He maintains this type of low-impact conditioning to keep his muscles from becoming atrophied.

“It’s frustrating,” Bynum said. “And it’s an issue that’s going to take time to resolve. There’s no procedure or anything that can be done.”

When asked prior to Sunday’s game about whether Altchek mentioned anything about lesions in his knees, Bynum briefly paused before responding, “No.”

Time will tell

Bynum, who has a history of knee injuries, has already submitted to an Orthokine blood-spinning treatment in Germany during the offseason (it is not approved in the U.S.) and subsequent lubricating injections in his chronically arthritic knees. Those procedures would have only helped his current condition improve, the surgeon said.

(Page 3 of 4)

Osteochondral lesions come in four classifications, with the fourth stage being the worst-case scenario, and without seeing Bynum’s MRIs or receiving confirmation from Altchek, we don’t know the extent of the damage.

Type 1 lesions have a chance to heal on their own. Type 2 and 3 lesions often require surgery to stabilize the joint. Bynum, who has been walking around the Wells Fargo Center without the aid of crutches, is likely not at stage 4.

“I’m a little bit worried, bluntly, that it’s more advanced and the guy probably does need surgery. But if he needs surgery, then the year is completely written off,” the surgeon said. “But if he doesn’t have surgery and they think they can demonstrate healing in about four months, then he could potentially still come back for the playoffs.

“That’s what it sounds like they’re thinking about.”

Sixers general manager Tony DiLeo didn’t say it in so many words, but the rehab schedule the team outlined in a press release Nov. 12 – that Bynum would return to practice around Dec. 10 and then need one to four weeks of conditioning before appearing in a game – is out the window with news of the setback with his left knee.

“His body will be the indicator,” DiLeo said. “When he’s feeling good, when the pain subsides from his knees, when he can step up in his rehab and do more strenuous activity, that will be the indicator. And to try to put a date on it is very difficult, as you know.”

Non-operative treatment for the lesions involves avoiding high-impact activity for between four to six months, but in adults, more often than not, the condition ends up requiring arthroscopic surgery that can sideline a patient for up to a year.

Bynum was first diagnosed with the bone bruise in his right knee in September. Bynum said the latest setback won’t change the timetable for his return, but that’s highly unlikely.

DiLeo said Friday that the Sixers now expect to update Bynum’s condition in mid-December, which is different from the team’s previous statement that Bynum would be able to begin practicing at that time.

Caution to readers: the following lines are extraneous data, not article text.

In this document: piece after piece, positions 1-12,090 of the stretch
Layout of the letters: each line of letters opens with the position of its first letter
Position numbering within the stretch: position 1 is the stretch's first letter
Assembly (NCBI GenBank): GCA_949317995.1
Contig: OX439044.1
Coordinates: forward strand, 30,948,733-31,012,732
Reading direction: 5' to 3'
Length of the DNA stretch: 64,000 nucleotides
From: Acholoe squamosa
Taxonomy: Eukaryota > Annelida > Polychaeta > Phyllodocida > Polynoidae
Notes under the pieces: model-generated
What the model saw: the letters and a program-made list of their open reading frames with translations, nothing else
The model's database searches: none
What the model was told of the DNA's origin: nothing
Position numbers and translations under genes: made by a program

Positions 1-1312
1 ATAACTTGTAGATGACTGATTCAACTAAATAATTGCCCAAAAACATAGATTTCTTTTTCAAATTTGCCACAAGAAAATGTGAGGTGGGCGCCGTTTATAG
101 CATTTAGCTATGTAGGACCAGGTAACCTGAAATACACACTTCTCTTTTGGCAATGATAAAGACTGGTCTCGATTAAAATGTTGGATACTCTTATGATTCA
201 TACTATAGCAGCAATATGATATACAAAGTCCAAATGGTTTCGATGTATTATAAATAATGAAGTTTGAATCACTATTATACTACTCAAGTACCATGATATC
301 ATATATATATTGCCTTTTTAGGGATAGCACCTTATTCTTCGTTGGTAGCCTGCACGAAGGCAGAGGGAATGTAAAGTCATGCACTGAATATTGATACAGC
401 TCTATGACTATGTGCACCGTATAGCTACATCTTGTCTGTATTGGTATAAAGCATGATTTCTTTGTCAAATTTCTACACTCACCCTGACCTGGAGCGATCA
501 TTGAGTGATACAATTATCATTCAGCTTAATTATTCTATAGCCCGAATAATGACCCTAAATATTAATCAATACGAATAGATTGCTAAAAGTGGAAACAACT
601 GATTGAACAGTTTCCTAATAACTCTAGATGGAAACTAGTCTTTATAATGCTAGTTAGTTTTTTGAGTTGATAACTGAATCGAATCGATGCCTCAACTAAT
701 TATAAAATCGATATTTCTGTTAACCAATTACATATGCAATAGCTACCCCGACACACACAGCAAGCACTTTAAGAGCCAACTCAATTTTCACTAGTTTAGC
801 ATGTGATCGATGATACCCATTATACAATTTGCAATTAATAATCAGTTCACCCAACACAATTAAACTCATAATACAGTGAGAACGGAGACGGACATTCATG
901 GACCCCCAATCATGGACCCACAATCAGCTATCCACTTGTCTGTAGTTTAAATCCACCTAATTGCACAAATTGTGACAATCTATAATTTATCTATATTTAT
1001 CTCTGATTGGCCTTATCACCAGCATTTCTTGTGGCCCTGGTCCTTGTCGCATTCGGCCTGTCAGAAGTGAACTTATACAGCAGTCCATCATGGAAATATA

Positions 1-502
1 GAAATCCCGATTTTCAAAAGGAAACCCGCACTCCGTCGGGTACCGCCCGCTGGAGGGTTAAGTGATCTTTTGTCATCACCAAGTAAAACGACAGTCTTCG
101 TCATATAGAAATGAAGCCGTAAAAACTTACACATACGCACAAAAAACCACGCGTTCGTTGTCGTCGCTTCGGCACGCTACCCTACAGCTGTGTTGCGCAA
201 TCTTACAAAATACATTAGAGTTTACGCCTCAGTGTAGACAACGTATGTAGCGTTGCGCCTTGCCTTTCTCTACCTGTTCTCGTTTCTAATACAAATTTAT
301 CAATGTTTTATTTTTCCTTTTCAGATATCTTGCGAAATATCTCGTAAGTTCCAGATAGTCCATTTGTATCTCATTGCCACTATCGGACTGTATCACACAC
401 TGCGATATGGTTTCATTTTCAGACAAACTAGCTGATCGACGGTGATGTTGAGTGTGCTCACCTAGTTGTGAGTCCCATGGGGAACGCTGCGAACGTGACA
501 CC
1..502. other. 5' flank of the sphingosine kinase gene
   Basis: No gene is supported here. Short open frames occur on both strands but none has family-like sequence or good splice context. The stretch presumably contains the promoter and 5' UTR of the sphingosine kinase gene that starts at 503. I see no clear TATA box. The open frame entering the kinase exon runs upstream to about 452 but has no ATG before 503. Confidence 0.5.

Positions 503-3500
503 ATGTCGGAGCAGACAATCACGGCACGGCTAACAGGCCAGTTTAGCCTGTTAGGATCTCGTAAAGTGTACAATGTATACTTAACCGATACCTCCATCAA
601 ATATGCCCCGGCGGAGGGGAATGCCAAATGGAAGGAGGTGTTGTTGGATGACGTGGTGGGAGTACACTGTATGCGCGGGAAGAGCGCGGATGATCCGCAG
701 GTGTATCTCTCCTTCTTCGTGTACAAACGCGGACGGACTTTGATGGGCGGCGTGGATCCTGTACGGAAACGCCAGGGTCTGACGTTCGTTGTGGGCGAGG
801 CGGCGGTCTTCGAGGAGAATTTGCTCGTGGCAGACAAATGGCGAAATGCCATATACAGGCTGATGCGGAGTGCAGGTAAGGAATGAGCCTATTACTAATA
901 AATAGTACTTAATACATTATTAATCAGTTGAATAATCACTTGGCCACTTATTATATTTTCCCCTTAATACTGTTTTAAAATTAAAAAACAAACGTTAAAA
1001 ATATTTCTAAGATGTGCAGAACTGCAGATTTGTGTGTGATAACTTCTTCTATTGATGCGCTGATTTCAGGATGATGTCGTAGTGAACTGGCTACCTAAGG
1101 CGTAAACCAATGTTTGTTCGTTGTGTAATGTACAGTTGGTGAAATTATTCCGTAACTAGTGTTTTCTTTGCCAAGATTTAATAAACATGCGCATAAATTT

If Bynum is diagnosed with the lesions, he has a 30 percent to 60 percent chance of needing arthroscopic surgery on both knees, according to medical textbooks.

If there isn’t adequate healing in his right knee by mid-December or possibly January, it is likely that he will need surgery. Should the right knee exhibit adequate healing by that point, Bynum would still have to worry about the left knee, which he confirmed Sunday began swelling after bowling last week.

“It would be another two months before he could eventually be at a point where he could return [from the injury to his right knee], so now they found something in his left knee, so add four months to that,” the surgeon said. “You’re looking at around the end of March or April as potentially the earliest that he could come back, assuming that the MRIs show healing.”

Throw in the time needed for conditioning and to get into game shape, and it’s becoming increasingly unlikely that we’ll see Bynum in a Sixers jersey this season. Or, potentially, ever.

Growing problem?

Even though his left knee only started bothering him last week, Bynum may have had that bone bruise and lesion since at least the time his right knee was diagnosed.

“He’s had it in the other knee all along, but they just MRI’d the one knee,” the surgeon said. “Now it hurts because he’s been favoring it. The other knee is bothering him and they MRI’d that. It’s on the medial side of the lateral femoral condyle, and it’s frequently bilateral [or in both knees].

“And I can tell you, Altchek isn’t surprised,” he said. “If I was his orthopedic surgeon, I’d say, ‘Yeah, he has the same thing on the other knee as well.’ … Because he’s jumping up and down. That’s how he makes his living.”

Why wouldn’t doctors have checked Bynum’s left knee?

“If he wasn’t having pain and it wasn’t swollen,” the surgeon said, “you wouldn’t necessarily get an MRI on your other knee.”

It is unclear what the Sixers knew about Bynum’s knees and when they knew it.

Sixers coach Doug Collins said after the team’s victory over Utah on Friday that he was unaware of the specifics of Bynum’s condition, only hours after Bynum spoke publicly about his latest setback.

“We just got to hope and pray that he’s going to respond. … And hopefully he’ll be able to come back and help us,” Collins said.

DiLeo, pressed for clarification on Bynum’s medical issue, repeatedly responded by asking, “What did Andrew say?”

The team originally said that Bynum would be available to play in the season opener on Oct. 31, a timetable that has been repeatedly delayed. And the organization has little recourse at this point other than to play nice and hope that either Bynum can return this season or that they’re able to re-sign him at a significant discount.

“Our main concern is Andrew’s health. Our main concern is big picture,” DiLeo said. “We want to have a long relationship with him.”

Osteochondral lesions come in four classifications, with the fourth stage being the worst-case scenario, and without seeing Bynum’s MRIs or receiving confirmation from Altchek, we don’t know the extent of the damage.